NHL 18

Game review by
Marc Saltzman, Common Sense Media
NHL 18 Game Poster Image
New hockey installment bangs boards with new modes.

Parents say

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Kids say

age 5+
Based on 3 reviews

A lot or a little?

The parents' guide to what's in this game.

Positive Messages

Encourages competition, showcases team sports, but sport is violent, allows fistfights, body checks, and bone-rattling hits.

Positive Role Models & Representations

There is no single protagonist who serves as a role model. Players look like their real-life counterparts, so if they're a positive role model in real life, it can be argued the same applies in the game; the opposite is true, too.

Ease of Play

Simple controls, easy to learn.

Violence

While players wear protective gear, gamers can slam into opposing characters, sandwich them against boards, engage in fistfights. When this happens, camera focuses on two players, action becomes a brawling mini-game of sorts.

Sex
Language
Consumerism

Lots of ads scattered around just like in real hockey arenas. Brands include Bauer, CCM, Reebok, EA Sports, GameStop, Honda, Tim Hortons, Gatorade, more. NBC returns as a broadcast sponsor, with broadcast graphics, sounds. Supports optional pay elements, like card collecting in Ultimate Team mode.

Drinking, Drugs & Smoking

What parents need to know

Parents need to know that NHL 18 is a sports game that's a hockey simulation. It can be mildly violent at times, such as body checking someone into the boards or engaging in a fistfight on the ice. If you're OK with your kids watching NHL games on television or in person, then you'll likely be OK with them playing this sports game, though the difference is that they're the ones doing the hitting in this game. Online gameplay is unmoderated, so players can be exposed to inappropriate content. There's also a large amount of product branding found prominently across the entire game, and players can use real money to pay for additional downloadable content.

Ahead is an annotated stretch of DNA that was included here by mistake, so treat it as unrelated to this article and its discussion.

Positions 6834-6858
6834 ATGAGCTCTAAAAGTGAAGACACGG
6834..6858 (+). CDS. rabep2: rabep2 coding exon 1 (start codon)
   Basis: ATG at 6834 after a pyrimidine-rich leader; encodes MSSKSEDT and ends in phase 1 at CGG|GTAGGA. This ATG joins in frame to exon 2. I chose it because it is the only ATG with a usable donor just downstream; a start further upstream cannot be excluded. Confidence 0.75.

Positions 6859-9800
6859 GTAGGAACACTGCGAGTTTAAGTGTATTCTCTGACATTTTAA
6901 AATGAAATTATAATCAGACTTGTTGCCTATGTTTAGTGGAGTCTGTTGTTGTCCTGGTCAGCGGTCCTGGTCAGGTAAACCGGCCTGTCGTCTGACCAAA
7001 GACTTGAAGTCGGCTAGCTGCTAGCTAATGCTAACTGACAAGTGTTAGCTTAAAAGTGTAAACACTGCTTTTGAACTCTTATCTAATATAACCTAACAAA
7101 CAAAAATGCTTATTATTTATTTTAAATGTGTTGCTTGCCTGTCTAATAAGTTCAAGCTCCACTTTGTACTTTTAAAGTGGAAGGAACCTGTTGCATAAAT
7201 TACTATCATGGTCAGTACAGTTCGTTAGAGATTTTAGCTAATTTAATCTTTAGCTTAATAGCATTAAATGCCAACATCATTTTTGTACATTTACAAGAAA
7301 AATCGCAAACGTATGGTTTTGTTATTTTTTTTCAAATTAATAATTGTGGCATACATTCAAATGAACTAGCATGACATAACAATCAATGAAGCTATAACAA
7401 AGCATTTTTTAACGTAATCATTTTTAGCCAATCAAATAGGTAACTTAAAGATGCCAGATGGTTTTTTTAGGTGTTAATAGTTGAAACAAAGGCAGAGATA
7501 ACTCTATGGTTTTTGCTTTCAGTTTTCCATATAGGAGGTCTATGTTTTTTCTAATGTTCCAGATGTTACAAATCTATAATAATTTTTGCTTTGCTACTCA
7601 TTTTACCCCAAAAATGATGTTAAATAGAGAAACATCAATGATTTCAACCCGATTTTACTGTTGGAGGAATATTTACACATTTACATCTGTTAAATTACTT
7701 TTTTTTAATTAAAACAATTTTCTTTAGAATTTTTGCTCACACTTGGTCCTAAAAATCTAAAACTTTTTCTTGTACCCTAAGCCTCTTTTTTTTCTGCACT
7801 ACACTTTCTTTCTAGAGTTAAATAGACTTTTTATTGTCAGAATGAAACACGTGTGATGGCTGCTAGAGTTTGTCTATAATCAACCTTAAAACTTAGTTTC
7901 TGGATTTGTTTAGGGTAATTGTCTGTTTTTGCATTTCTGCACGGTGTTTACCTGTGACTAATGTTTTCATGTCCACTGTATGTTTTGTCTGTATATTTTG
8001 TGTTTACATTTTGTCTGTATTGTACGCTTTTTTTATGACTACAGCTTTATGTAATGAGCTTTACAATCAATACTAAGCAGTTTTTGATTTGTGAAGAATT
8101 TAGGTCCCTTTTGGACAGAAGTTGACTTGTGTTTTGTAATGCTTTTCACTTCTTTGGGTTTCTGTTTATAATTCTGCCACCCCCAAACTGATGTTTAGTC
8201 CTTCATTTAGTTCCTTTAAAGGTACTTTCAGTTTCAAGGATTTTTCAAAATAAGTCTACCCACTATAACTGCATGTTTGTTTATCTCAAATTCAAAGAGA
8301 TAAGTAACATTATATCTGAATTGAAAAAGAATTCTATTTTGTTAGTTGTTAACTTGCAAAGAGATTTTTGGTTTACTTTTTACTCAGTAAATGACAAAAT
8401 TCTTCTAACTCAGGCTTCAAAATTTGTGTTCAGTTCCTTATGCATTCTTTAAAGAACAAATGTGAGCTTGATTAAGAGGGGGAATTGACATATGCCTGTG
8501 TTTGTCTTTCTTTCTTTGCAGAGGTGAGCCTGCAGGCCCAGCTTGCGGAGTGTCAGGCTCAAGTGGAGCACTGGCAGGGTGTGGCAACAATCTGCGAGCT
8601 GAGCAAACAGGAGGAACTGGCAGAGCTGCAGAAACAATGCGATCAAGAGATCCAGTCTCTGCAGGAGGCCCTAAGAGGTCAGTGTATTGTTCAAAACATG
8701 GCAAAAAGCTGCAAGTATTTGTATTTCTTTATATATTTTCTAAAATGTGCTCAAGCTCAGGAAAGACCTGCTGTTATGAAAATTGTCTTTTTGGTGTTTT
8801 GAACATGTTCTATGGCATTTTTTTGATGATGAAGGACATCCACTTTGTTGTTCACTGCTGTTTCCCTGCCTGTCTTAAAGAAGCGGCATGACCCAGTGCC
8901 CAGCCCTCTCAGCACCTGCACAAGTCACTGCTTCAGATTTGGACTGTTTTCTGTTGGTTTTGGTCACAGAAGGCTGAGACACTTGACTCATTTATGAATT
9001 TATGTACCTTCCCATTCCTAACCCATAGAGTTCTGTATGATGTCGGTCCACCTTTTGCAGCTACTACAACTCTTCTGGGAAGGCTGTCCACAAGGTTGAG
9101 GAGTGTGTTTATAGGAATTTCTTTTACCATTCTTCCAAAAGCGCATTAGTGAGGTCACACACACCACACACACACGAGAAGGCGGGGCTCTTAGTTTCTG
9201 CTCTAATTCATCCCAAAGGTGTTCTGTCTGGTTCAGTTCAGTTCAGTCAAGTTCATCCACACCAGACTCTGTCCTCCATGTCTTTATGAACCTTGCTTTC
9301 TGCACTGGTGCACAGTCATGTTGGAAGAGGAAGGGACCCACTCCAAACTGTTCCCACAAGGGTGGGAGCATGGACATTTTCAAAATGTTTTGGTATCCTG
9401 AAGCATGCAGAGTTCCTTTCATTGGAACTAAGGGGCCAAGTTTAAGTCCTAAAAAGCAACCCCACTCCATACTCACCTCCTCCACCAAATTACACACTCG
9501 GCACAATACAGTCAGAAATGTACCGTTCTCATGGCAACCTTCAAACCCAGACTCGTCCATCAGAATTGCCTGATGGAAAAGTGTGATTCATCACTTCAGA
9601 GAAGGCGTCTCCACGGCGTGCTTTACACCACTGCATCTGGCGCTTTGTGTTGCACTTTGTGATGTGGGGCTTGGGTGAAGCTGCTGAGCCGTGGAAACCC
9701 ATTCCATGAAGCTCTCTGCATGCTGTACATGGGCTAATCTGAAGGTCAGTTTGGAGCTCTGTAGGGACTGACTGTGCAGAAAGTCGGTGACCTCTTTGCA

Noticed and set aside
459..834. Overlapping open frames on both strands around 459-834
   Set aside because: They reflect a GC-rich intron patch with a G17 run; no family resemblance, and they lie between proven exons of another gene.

User Reviews

  • Parents say
  • Kids say

There aren't any reviews yet. Be the first to review this title.

Teen, 13 years old Written byhereismyreview December 29, 2017

Okay for all ages

No violence, none of that stuff. Just ice hockey. This is no worse than watching a hockey game on tv. It is very fun, and the graphics are awesome, and so is th... Continue reading
Kid, 11 years old January 12, 2018

Fighting is the only bad

Fighting between players occurs.

What's it about?